- Federal Status: Threatened
- FL Status: Federally-designated Threatened
- FNAI Ranks: G3T2/S2 (Globally: Rare, Sub sp. Imperiled/State: Critically Imperiled)
- IUCN Status: NT (Near Threatened)
The Gulf sturgeon, also known as the Gulf of Mexico sturgeon, is one of seven species of sturgeon found in North America. Sturgeons are prehistoric species that date back to the time of dinosaurs. Sturgeons are popular in the food industry as a source of caviar. They have physical features that separate them from other kinds of fish, such as a spiral valve stomach and cartilaginous skeleton (like sharks and rays); however, they have scutes (hard, protective, large individual body plates) instead of shark’s denticles or bony-fish’s scales. Gulf sturgeon have barbels located on the underside of the snout, no teeth, rubbery lips, and a suctorial mouth for vacuuming food off the bottom. The sturgeon's coloring typically is dark brown along the upper (dorsal) side shading to a creamy white-colored belly (Wakeford 2001). Gulf sturgeon are large fish that can exceed a length of eight feet (2.4 meters), a weight of over 300 pounds (137 kilograms), and possess strength to leap nine feet (2.7 meters) into the air.
What is there to appreciate about a big fish? Plenty, say scientists who study the Gulf sturgeon. The Gulf sturgeon grows to greater than six feet in length, sports bony plates on its head and body, has fleshy "whiskers" on its long snout, and no internal skeleton. This ancient fish evolved from much larger ancestors that lived more than 225 million years ago. Gulf sturgeon may live for more than 40 years, not reaching sexual maturity until seven or eight years of age or later.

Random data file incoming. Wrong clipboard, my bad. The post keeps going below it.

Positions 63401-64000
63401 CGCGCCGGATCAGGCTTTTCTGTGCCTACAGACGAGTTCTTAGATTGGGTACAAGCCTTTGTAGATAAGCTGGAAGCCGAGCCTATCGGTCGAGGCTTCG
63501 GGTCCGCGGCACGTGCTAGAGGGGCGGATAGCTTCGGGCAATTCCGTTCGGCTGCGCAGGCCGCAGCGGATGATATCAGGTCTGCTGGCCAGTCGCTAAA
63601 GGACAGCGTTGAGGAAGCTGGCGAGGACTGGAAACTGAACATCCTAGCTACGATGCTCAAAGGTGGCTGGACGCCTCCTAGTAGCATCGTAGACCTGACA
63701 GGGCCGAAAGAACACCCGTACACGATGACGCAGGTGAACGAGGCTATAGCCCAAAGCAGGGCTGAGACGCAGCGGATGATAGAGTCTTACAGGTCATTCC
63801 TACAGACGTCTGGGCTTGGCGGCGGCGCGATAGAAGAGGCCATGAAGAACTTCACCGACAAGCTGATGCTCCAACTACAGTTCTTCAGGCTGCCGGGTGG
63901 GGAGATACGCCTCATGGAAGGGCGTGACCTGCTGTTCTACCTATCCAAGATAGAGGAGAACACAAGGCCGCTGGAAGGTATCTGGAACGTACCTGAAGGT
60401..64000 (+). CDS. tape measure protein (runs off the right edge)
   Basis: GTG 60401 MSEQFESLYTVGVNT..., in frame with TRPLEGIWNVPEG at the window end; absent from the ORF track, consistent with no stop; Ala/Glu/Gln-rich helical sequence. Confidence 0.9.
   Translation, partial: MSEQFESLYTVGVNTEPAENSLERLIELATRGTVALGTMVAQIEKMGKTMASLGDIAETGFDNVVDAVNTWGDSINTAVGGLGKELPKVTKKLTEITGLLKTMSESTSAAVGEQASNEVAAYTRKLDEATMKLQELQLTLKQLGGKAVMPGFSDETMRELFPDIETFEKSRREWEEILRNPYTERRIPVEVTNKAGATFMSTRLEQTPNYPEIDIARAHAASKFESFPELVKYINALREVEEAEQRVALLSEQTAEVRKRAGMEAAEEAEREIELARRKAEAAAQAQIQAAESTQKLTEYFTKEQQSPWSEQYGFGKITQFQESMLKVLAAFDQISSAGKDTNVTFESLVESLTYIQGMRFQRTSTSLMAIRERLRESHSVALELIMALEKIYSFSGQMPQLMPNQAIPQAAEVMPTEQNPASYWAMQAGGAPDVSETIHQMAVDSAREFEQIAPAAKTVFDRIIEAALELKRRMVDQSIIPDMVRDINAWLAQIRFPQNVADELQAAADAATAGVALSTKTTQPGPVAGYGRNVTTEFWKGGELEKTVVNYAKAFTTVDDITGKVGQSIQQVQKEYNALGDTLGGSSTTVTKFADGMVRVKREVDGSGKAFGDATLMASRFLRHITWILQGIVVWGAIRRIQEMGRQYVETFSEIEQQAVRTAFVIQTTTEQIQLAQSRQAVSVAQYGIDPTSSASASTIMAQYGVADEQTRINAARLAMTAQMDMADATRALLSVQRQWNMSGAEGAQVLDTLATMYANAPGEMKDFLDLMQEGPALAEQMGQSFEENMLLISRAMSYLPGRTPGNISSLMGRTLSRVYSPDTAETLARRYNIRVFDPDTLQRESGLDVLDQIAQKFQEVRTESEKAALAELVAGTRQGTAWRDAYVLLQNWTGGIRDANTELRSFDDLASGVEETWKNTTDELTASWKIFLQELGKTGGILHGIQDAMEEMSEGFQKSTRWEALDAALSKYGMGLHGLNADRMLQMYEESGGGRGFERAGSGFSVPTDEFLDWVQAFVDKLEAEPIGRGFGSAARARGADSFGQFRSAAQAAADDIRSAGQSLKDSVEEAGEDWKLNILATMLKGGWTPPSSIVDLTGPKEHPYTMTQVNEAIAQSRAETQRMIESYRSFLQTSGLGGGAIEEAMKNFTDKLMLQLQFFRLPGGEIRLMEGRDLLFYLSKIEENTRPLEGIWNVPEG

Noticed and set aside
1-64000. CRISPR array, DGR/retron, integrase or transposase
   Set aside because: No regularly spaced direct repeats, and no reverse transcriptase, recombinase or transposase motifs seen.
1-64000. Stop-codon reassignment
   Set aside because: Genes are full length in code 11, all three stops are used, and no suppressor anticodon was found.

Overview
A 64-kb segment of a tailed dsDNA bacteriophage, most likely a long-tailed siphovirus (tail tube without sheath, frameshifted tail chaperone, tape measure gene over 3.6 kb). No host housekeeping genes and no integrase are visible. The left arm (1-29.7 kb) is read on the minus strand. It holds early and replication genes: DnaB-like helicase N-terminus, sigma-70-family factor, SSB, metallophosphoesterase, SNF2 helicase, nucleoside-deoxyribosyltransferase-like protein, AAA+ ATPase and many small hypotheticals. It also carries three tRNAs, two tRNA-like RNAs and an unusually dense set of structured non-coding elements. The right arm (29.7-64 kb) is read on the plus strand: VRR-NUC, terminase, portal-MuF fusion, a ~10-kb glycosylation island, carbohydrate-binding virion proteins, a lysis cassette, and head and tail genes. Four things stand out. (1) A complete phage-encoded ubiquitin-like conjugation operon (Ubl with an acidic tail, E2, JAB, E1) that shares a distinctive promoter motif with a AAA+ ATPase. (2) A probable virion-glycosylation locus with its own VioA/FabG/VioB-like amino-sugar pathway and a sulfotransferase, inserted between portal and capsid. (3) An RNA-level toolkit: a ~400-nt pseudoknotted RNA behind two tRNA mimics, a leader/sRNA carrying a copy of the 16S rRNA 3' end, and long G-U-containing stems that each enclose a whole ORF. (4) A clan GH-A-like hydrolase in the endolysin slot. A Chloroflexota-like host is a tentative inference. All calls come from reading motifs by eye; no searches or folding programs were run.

Sturgeon are anadromous, a term used to describe fish that spend a part of their lives in saltwater, yet travel upstream in freshwater rivers to spawn. Such fish return year after year to the same stream where they were hatched. For Gulf sturgeon, which are found from Florida to Louisiana, this means a move from salt to fresh water between February and April and a move downriver between September and November. They spend the winter in the Gulf of Mexico in sandy-bottom habitats six to 100 feet deep, where their diet consists of marine worms, grass shrimp, crabs and a variety of other bottom-dwelling organisms. They eat very little while in freshwater rivers.
Gulf sturgeon can be found from the Mississippi River in Louisiana, east to the Suwannee River in Florida where they inhabit both salt and fresh water habitats, annually cycling between the two. Gulf sturgeon migrate into brackish and salt water during the fall and feed there throughout the winter months. In the spring, they migrate into fresh water rivers and remain there through the summer months (Wakeford 2001).